Organised Labour in Nigeria, has been advised to refocus its attention to matters that affect the welfare of workers in the country.
Former President of the Petroleum and Natural Gas Senior Staff Association of Nigeria (PENGASSAN), Mr Babatunde Ogun made the call in an interview with Voice of Nigeria in Abuja.
Ogun said this was imperative as it was becoming difficult for workers to ensure prompt payment of wages.
He noted that labour leaders in the country have deviated from the core mandate of the organised Labour and were concentrating on some national issues that have no direct bearing on workers.
“We have seen some kind of deviations. I think the organised labour is now being carried away by their involvement in nation building and the politics.
“Organised labour should be more concerned about the unity and welfare of workers in the country.
“We need to use our position as organised labour and be more concerned about the unity and welfare of labour.
“We need to go back to the grassroots; we need to see how we can get back our mobilisation of the workers very well.
“The importance of labour is to ensure gainful employment, descent work, and also ensure adequate representation of workers,” he said.
He frowned at discussions on national issues that did not directly affect the needs of workers, saying it could have an adverse effect.
According to him, labour leaders now fight more for the masses who are outside labour than for those who are paid as workers.
He stressed the need for labour leaders to do internal re-organisation among themselves.
“There must be duty of purpose and they must be concerned about their unity to be able to fight for the workers.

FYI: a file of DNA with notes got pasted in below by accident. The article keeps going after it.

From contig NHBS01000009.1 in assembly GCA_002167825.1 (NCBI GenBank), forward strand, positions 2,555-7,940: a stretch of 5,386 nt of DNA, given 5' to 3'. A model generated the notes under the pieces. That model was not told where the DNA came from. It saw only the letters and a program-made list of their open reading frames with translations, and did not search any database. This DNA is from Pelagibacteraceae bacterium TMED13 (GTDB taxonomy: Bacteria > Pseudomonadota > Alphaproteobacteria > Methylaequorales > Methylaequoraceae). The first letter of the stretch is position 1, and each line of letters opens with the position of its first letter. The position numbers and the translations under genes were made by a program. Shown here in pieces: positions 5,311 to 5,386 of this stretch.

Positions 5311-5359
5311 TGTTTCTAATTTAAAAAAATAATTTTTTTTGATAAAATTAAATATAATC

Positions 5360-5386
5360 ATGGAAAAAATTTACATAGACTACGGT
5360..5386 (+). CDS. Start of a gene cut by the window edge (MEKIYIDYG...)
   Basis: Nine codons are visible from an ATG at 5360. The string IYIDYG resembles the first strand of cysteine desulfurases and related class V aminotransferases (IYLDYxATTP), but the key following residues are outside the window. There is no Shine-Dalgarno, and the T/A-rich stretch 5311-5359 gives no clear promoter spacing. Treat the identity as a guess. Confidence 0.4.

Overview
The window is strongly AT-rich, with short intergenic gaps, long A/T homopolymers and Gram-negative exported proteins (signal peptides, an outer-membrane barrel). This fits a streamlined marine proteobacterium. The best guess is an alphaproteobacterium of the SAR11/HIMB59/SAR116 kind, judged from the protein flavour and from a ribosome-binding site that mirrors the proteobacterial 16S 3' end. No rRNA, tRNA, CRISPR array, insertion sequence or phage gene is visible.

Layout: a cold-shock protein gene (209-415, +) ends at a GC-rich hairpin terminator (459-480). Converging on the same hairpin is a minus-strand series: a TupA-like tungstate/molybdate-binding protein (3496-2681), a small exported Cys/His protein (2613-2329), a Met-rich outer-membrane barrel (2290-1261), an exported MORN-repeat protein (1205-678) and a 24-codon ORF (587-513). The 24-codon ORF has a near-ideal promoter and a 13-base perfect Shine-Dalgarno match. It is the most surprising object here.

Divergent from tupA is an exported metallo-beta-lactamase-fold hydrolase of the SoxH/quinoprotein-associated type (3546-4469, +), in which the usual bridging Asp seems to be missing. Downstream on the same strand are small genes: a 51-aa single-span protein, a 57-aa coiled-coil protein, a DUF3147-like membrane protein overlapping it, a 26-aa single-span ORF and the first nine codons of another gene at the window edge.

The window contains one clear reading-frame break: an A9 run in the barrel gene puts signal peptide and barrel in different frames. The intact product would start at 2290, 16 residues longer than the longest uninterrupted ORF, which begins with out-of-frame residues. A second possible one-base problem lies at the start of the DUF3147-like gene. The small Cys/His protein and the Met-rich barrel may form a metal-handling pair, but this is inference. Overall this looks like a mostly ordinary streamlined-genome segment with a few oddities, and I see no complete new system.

“We have so many issues in Nigeria. As we speak, for almost three to four years, the minimum wage has become an issue that we cannot ensure its implementation.
“Minimum wage should not be stagnant. We must be able to get to a particular level as it is done all over the world. There must be a living wage which must be reviewed every year.
“There must be a yardstick for some of these things to be embedded in the law.
“Basic things for workers must be enshrined in our constitution or labour laws so that individuals who are working for private organisations are not oppressed unnecessarily,” he added.
While speaking on the condition of workers in the country, Ogun commended those who are still in the struggle to free workers from what he called “oppression”.
Mr Ogun noted that the general trend of labour and employee relations in the country is at variance with what exist in other part of the world.
Ogun said: “Currently, we have serious challenges because technology is almost taking over man to man physical engagement in labour due to the global economy trend which we are part of is becoming difficult for workers to aspire to have living wages paid.
“We need to work harder while government and other agencies need to be more concerned about the need of workers,” Ogun said.
He said that productivity has also dropped and workers are no longer having job satisfaction.